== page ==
The Birth of John the Baptist

As I stated in the beginning of this blog series Luke intends his gospel to be a historical recording of the events leading to the birth, life, death, and resurrection of Jesus Christ. We do a great disservice to the writer of Luke’s gospel if we do not come to this work with the mindset of the intent of the author. (This would be a good idea for someone to blog about but we must understand that their is a great intellectual arrogance and cynicism in our current age that tends to make us look at the writers of the Old and New Testament as slightly naive and ignorant people. We feel almost the need to see them almost as children, simply products of their age, in a very paternalistic way and that they were not able to “see” the reality that surrounded them.) In keeping with the chronological focus that Luke takes after introducing his Gospel in chapter 1:1-4, he foretells the birth of John the Baptist, fulfilling Malachi 4:5. This shall be what I focus on in this post.

The entire backstory of the birth of John the Baptist is full of so many intricacies and intertextual echoes that it would take a book to flush them all out. Most interesting is in verse 17 where Luke makes it perfectly clear that the reason for the birth of John the Baptist is that he is fulfilling the promise of the prophet Malachi that Elijah would come again. Malachi says in chapter 4, verses 5 and 6:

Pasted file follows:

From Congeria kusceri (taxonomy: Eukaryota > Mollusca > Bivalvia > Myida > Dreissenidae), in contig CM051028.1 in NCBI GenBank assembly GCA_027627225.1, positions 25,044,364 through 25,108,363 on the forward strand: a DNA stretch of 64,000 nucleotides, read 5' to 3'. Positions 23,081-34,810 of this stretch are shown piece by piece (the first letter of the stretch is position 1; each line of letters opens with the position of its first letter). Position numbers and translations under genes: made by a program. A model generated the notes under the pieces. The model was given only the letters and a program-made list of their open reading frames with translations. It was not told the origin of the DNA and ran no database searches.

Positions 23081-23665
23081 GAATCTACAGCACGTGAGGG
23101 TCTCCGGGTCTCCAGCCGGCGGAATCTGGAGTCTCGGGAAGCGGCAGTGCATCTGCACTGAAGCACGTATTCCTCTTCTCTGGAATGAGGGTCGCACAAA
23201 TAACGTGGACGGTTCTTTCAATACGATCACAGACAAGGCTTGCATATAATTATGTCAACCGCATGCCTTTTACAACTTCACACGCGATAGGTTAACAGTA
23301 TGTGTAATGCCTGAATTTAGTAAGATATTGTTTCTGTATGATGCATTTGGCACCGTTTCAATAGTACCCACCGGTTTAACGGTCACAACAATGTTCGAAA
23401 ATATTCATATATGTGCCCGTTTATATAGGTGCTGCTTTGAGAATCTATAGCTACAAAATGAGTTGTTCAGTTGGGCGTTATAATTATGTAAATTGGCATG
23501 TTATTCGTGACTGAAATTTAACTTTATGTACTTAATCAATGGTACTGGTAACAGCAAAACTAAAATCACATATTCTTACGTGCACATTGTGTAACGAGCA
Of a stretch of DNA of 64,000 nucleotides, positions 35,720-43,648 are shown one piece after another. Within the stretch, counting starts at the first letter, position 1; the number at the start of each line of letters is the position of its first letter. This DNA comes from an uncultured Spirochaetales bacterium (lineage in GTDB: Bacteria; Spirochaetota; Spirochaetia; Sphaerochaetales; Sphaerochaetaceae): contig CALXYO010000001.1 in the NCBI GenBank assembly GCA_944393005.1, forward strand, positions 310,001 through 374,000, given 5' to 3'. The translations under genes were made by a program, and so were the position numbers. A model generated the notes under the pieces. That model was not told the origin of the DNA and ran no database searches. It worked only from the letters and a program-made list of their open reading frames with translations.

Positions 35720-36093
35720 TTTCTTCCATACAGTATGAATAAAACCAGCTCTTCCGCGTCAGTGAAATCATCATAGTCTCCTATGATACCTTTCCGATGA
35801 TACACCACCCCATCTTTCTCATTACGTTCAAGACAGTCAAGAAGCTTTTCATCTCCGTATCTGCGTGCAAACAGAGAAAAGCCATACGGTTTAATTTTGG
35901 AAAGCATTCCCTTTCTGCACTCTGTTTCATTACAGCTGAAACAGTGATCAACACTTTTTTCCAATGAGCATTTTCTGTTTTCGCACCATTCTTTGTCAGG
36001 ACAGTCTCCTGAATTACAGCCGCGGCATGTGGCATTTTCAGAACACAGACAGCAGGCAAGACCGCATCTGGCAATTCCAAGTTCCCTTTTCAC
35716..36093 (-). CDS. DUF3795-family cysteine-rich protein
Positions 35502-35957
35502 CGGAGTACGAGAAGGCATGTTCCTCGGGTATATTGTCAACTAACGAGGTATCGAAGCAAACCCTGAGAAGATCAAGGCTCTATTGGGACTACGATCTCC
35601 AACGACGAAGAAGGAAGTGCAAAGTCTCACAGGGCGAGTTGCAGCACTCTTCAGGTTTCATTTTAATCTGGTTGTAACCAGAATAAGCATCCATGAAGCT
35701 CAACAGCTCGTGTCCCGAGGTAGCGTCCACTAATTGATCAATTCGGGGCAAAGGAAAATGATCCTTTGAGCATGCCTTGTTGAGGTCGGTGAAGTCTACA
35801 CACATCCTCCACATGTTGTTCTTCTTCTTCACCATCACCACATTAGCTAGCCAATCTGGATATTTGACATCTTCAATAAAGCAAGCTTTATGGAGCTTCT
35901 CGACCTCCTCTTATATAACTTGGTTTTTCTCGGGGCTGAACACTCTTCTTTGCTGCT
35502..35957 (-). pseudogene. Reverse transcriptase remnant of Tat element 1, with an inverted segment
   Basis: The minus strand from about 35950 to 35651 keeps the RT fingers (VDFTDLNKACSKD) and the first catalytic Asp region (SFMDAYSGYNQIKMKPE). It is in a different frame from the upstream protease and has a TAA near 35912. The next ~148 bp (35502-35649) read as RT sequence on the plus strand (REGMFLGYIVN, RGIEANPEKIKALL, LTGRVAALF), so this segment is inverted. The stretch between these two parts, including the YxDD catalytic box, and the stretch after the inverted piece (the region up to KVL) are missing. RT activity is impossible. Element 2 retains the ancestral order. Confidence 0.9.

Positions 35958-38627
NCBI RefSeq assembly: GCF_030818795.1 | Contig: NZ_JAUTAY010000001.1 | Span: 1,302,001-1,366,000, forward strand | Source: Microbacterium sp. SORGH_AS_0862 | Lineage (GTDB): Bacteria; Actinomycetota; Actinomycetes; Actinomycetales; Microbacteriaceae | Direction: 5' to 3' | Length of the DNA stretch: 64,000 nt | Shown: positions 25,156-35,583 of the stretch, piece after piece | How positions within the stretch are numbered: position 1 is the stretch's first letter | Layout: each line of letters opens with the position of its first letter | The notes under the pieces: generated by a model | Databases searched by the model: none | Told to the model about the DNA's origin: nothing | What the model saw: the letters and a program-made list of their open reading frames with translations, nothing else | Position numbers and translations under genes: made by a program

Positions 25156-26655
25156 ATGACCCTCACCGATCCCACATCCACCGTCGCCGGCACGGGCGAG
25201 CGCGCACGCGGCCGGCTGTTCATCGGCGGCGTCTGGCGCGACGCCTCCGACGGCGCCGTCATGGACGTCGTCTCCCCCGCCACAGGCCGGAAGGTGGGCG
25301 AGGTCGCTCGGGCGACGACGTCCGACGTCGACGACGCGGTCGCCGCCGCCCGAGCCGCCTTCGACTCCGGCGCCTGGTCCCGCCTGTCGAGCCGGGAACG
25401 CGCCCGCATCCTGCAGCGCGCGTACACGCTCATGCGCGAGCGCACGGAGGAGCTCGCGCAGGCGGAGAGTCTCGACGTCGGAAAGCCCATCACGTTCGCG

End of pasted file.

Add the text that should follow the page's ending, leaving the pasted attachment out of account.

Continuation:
Behold, I am going to send you Elijah the prophet before the coming of the great and terrible day of the Lord. He will restore the hearts of the fathers to their children and the hearts of the children to their fathers, so that I will not come and smite the land with a curse.

Now why is it important that Elijah be the one Malachi prophecies will come again and why is it that Luke makes sure we recognize the link between John the Baptist and Elijah? Calvin says in his commentary that:

17. And he shall go before him By these words he points out what would be John’s office, and distinguishes him by this mark from the other prophets, who received a certain and peculiar commission, while John was sent for the sole object of going before Christ, as a herald before a king. Thus also the Lord speaks by Malachi,

“Behold, I will send my messenger, and he shall prepare the way before me,”
(Malachi 3:1.)

In short, the calling of John had no other design than to secure for Christ a willing ear, and to prepare for him disciples. As to the angel making no express mention of Christ in this passage, but declaring John to be the usher or standard-bearer of the eternal God, we learn from it the eternal divinity of Christ. With the spirit and power of Elijah By the words spirit and power, I understand the power or excellency of the Spirit, with which Elijah was endued; for we must not here indulge in a dream like that of Pythagoras, that the soul of the prophet passed into the body of John, but the same Spirit of God, who had acted efficaciously in Elijah, afterwards exerted a similar power and efficacy in the Baptist. The latter term, power, is added, by way of exposition, to denote the kind of grace which was the loftiest distinction of Elijah, that, furnished with heavenly power, he restored in a wonderful manner the decayed worship of God; for such a restoration was beyond human ability. What John undertook was not less astonishing; and, therefore, we ought not to wonder if it was necessary for him to enjoy the same gift.